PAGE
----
The question seemed to catch Jim Mullen, acting administrator of the Federal Motor Carrier Safety Administration (FMCSA), a bit off guard: Was it true that in Canada, a lot of carriers were altering records coming out of their electronic logging devices (ELDs) and showing incorrect data on driver compliance with that country’s hours-of-service (HOS) rule?
The question came from the floor of a general session at the annual meeting of the Truckload Carriers Association (TCA).
But the issue is clearly one that has crossed Mullen’s desk, and he had a response for the questioner. “We are aware of some instances of fraud and abuse on ELDs,” he said. “We investigate those very diligently.”
To bring home the fact that he’s concerned about the issue, Mullen described a conversation he recently had with a trucking executive. The representative from the trucking company, Mullen said, told the administrator he had turned down freight that the unidentified executive knew could not be delivered within the HOS rule. “And lo and behold somebody took it,” Mullen said.
Mullen also said there was a difference in the approach between the U.S. and Canada toward certification of ELD providers. Canadian authorities chose to have third-party certification, Mullen said: “Money and resources were a problem.” But in the U.S., ELD vendors can be decertified “and we look at the process very closely.”
“I have been planning on reaching out to ELD vendors to detect how you can circumvent the rules on fraud and abuse and what the industry can do to help,” Mullen said, insisting he wasn’t “passing the buck.” “We’d love to partner with the regulated community on weeding out those who are participating in fraud and abuse on ELDs.”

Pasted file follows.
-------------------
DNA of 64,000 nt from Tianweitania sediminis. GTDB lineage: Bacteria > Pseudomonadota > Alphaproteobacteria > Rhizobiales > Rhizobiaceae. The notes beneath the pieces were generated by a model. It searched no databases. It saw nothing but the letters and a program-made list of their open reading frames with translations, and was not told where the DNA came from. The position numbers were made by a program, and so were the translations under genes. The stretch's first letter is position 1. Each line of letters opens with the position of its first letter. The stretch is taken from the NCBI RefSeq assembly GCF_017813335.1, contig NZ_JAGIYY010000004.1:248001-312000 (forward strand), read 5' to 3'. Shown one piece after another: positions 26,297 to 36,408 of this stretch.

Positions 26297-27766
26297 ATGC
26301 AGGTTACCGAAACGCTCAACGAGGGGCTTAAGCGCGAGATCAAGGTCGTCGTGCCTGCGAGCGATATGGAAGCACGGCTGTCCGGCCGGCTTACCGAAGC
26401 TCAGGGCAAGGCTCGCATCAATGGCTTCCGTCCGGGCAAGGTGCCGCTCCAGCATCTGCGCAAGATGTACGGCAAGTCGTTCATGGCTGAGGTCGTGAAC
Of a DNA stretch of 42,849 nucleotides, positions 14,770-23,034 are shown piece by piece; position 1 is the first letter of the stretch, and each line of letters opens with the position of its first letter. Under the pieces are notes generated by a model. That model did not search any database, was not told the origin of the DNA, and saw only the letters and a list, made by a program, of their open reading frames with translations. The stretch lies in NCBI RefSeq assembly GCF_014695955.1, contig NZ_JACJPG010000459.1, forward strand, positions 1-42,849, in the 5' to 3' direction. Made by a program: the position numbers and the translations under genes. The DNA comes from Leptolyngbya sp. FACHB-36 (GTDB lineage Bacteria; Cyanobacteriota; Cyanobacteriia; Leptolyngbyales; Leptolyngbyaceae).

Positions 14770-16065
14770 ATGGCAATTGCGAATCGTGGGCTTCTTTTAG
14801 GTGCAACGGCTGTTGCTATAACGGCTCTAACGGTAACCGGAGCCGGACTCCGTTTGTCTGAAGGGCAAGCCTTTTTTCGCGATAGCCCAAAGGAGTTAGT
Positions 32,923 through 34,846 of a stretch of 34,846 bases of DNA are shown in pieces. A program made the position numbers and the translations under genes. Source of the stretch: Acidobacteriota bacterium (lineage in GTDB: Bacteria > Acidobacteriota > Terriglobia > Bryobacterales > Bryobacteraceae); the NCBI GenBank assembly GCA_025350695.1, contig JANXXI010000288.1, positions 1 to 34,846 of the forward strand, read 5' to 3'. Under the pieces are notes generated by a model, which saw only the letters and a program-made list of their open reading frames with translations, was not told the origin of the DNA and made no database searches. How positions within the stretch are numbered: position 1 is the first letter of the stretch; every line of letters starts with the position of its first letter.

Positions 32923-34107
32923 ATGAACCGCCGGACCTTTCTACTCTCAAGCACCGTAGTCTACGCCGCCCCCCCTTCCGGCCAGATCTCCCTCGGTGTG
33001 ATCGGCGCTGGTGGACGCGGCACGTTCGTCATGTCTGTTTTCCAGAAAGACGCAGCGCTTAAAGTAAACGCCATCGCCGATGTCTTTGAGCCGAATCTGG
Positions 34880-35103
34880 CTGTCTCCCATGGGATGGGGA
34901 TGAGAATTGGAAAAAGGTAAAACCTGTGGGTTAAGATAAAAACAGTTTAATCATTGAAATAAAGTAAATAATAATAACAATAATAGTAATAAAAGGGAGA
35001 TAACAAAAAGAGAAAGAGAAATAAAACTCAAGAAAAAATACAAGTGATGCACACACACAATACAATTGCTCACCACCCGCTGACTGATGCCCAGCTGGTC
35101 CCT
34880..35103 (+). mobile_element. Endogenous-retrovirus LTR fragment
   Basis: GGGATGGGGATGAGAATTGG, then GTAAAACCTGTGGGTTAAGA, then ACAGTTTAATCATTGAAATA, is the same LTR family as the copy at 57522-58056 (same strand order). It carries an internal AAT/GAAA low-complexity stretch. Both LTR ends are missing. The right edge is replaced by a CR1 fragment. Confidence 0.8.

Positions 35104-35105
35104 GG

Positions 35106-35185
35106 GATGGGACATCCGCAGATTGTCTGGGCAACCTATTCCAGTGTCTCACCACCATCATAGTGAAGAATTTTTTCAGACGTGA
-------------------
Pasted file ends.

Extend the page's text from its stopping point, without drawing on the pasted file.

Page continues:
Later, in an interview with FreightWaves, Mullen said FMCSA is “cognizant ELDs are not foolproof.” He also said FMCSA will partner with state safety officials to identify “when they see something on the logs that doesn’t add up with the supporting documents.” As far as working with ELD providers, “any foresight and information on how vendors are able to circumvent the rules, we’re all ears.” He noted that the technological capabilities of FMCSA are not set up to identify technology issues within some models of ELDs, so the tech know-how of cooperating providers is essential.
(As far as his reaction to the question, Mullen said he was not caught off guard by the suggestion of fraudulent ELD activity, but rather by the suggestion that in Canada, altering records occurs “willy-nilly.”)
Mullen used the occasion of his speech before TCA to announce that the final rule proposal for a change in hours of service had been sent to the Office of Management and Budget.
Once OMB is done with its review, FMCSA will “move straight to a final rule,” Mullen said. The final rule will have an effective date, “and that is our next decision point.”
ELDs will play a role in that decision, according to Mullen. The agency has been in discussion with ELD providers on how long it would take to make modifications in their systems to account for rules different from those that are now built in to existing software. The answers that came back from the manufacturers have ranged from four to 10 months.